Note: All identifying details have been altered to protect confidentiality, and permission has been ascertained from individuals described in the article.

Last night an educator in a prominent high school called me after her son had dropped out of treatment. She has always projected a strong and confident demeanor, but our conversation suggested a different side to her. She struggled to hold back tears as she asked, “What do I need to do?” She explained that her position required offering solutions for parents and students – “She needs a math tutor,” “Your daughter will not receive a regents diploma unless she…”  And yet, she now found herself baffled, frustrated, and on the verge of a breakdown. “We did everything right with our kids, we provided them with everything, and yet he refuses to get better.  He sits at home and refuses any help.” Finally, she asked the question that parents and family members inevitably ask, “Why him, what did we do wrong?”

Addiction is an amazingly complicated disease. In Alcoholics Anonymous they label it, “Cunning, baffling and powerful.” Identifying, diagnosing, and treating it are incredibly difficult, and yet understanding its roots – where it emanates from, is nearly impossible.  I do not believe that one single factor can account for the development of an “addictive personality.” However, through my work in this field, I have been able to identify common denominators that exist amongst most of the clients walking through my door.

One of the most frequent indicators of addiction is the inability to experience vulnerability, which is endemic to Western culture. We live in a world where the message is often: emotions=weakness. Sometimes, we even grow up in homes where that idea is communicated. Imagine an eight-year-old who runs home crying after being teased on the bus, and the father’s first instinct is to tell him to stop crying and man up. Or similarly, his mother suggests that he ignore those bullies.  

Both of these suggestions implicitly tell the child that his experience – feeling these negative emotions: pain, hurt, shame, should not occur. He is being told to make-believe, to act as if nothing happened. I have been guilty of doing this same thing with my child. When he trips, grazes his knee, and comes running to me, crying “Booboo,” my gut reaction is to say “Don’t cry, it doesn’t hurt.” IT DOES HURT, or so my son perceives it as such.

Addicts have often described to me the difficulty they encounter when things do not go there way.  Many people, not just addicts, struggle with this.  Similarly, we inevitably experience moments of paralyzing fear, guilt, deep frustration, rejection, and hurt. As a culture, we have been programmed to instinctively react by drowning these out and moving past. We have many techniques that allow us to remain distracted – to not dwell in the negative emotions. So many of my clients come into my office desperately trying to purge all negative feelings – ironically, creating even more anxiety and tension. They boldly state, “Emotions are weakness.” By ‘emotions,’ they are only referring to the negative experiences; they would never purposefully want to dull happiness, confidence, belonging, or excitement.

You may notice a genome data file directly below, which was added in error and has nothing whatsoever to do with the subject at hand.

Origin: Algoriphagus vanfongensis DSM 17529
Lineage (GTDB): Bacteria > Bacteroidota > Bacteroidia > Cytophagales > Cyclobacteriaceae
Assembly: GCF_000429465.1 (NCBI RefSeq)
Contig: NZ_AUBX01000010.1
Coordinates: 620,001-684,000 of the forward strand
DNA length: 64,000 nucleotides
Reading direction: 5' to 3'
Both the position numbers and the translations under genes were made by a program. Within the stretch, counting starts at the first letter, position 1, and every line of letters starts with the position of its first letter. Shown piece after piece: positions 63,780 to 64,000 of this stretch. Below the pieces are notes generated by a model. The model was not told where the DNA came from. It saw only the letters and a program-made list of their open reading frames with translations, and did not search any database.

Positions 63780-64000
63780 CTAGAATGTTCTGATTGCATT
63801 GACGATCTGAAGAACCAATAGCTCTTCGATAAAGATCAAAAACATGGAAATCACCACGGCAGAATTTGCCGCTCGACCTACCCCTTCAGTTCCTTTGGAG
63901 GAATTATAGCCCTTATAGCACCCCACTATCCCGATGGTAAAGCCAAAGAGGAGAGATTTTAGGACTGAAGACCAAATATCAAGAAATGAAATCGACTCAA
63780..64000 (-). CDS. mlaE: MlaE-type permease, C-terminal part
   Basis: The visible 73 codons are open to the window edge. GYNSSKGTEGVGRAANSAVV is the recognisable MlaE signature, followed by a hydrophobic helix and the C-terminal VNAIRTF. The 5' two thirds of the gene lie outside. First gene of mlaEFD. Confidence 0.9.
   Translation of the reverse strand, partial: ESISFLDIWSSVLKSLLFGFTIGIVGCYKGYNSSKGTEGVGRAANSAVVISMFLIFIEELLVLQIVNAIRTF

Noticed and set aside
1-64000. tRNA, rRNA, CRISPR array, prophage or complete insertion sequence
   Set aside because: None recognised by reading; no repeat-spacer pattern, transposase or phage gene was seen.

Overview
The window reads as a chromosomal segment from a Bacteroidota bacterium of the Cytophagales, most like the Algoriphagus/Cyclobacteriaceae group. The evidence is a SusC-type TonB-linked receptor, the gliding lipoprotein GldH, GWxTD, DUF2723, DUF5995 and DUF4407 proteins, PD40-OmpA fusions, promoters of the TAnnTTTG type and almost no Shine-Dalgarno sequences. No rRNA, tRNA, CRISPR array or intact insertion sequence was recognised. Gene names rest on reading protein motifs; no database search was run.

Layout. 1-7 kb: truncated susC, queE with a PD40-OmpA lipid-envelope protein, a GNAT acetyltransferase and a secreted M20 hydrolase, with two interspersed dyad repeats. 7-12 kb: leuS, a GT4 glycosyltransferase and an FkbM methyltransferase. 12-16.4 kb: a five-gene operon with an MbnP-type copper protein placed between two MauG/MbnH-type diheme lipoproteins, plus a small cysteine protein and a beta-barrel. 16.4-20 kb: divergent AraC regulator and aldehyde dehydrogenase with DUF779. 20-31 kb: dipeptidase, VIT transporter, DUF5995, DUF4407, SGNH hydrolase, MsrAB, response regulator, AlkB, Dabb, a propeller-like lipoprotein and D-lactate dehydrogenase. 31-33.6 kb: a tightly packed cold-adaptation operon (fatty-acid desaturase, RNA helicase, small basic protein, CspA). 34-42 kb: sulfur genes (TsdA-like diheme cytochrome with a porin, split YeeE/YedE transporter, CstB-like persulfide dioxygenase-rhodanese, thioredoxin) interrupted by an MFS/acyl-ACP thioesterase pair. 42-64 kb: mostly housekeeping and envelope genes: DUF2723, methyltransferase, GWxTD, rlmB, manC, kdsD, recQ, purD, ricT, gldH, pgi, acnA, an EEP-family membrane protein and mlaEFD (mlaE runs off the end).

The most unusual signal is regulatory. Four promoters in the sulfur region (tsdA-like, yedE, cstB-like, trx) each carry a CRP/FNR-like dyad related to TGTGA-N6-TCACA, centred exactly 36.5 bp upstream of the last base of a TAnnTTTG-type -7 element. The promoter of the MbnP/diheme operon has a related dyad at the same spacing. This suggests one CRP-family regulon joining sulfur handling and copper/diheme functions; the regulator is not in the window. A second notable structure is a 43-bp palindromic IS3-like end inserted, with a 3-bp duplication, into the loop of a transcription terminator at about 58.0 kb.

Drugs and alcohol are probably the best numbing method. However, they are not the only technique we humans use to avoid reality. Just look at the soaring obesity rate, excessive reliance on mood-altering medications (anti-depressants are the most frequently prescribed medication in adults 18-44; their prescription rate has skyrocketed 400% in the last 15 years), extreme debt, and soaring divorce rate. I will not audaciously state that I have a preventative tool for addiction. However, I deeply believe that any movement we make towards accepting our own vulnerabilities diminishes the chances of addiction and unhealthiness cropping out. 

A father once texted me, stating that his father was in critical care in the hospital and things were not looking well. He was worried about his 10-year-old son, my client. I asked how the son was reacting and he responded, “I think he is sad and he realizes it’s serious but I don’t think he really knows how serious it is.  He saw me crying the other day but I’ve been trying to be strong.” I interpreted “trying to be strong” to imply that he was holding back his tears around the son. I responded by suggesting that sometimes it is ok to not be strong in front of him – to cry and express sadness, explaining that it is powerful for him, even if it can make him very sad or even scared.

Teaching our children this same lesson, giving them room to feel painful emotions, is one of the best drug-prevention skills they can ever have.